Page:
I suspect outside Scotland, it might be regarded as non standard as you have not been "doing" timber frame for as long as us.
    Originally posted by ProDave
    Down here it's still a standard timber framed house - but the mortgage companies still see it as non standard construction. It must be possible to get mortgages on timber framed construction though as nearly 50% of all the projects I'm involved with are new build timber framed houses.

    But thanks to lots of successful lobbying and PR by brick manufacturers, timber framed construction is viewed with suspicion by insurers, and this impacts on mortgages.
    • EachPenny
    • By EachPenny 12th Oct 17, 10:31 PM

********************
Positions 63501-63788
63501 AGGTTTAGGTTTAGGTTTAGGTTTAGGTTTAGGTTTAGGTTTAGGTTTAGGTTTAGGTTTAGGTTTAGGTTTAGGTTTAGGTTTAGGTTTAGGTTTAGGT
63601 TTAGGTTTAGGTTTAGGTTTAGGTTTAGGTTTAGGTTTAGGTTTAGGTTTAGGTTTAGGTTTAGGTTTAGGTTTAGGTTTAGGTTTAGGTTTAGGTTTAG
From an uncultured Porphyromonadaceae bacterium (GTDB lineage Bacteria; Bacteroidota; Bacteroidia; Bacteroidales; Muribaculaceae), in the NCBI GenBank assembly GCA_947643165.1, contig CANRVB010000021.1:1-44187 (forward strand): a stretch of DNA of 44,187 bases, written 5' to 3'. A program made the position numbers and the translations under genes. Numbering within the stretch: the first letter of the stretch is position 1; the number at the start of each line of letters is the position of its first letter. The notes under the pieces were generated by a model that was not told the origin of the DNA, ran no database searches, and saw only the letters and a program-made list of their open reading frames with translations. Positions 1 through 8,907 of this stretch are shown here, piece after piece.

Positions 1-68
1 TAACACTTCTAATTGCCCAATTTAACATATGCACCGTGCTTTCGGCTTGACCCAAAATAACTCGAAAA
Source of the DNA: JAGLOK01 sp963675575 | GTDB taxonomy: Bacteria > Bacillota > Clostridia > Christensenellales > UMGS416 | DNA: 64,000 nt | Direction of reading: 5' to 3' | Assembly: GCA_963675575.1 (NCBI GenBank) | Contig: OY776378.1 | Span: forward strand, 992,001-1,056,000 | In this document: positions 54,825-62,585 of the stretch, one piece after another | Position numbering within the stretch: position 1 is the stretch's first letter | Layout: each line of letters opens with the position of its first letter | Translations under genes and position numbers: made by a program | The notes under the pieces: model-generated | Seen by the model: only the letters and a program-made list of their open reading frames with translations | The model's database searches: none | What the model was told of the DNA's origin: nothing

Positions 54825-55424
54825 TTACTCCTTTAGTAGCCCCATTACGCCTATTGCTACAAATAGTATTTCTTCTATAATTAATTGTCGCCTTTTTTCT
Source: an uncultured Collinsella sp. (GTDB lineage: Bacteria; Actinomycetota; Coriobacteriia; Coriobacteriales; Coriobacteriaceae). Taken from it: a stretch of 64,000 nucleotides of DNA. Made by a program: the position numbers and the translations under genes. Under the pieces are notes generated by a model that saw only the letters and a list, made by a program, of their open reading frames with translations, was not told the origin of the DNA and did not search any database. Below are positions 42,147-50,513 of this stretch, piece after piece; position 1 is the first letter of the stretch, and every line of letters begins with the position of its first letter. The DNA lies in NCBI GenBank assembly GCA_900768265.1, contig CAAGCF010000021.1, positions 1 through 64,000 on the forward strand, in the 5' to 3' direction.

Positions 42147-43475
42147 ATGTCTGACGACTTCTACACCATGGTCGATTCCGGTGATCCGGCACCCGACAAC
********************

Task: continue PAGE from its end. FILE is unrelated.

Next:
• 3,345 Posts
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    EachPenny
    • #4
    • 12th Oct 17, 10:31 PM
    • #4
    • 12th Oct 17, 10:31 PM
    But thanks to lots of successful lobbying and PR by brick manufacturers, timber framed construction is viewed with suspicion by insurers, and this impacts on mortgages.
    Originally posted by ComicGeek
    There were several high-profile fires in the London area involving large timber framed buildings, but fortunately prior to them being occupied and primarily due to their incomplete construction state allowing the fire to spread.

    The argument went that once complete the wooden structure would have been protected and therefore the building would no longer be at such risk. However, there were also concerns that work by future occupiers may compromise the integrity of the fire protection, leaving the building vulnerable again. Post-Grenfell this is likely to be more of a concern.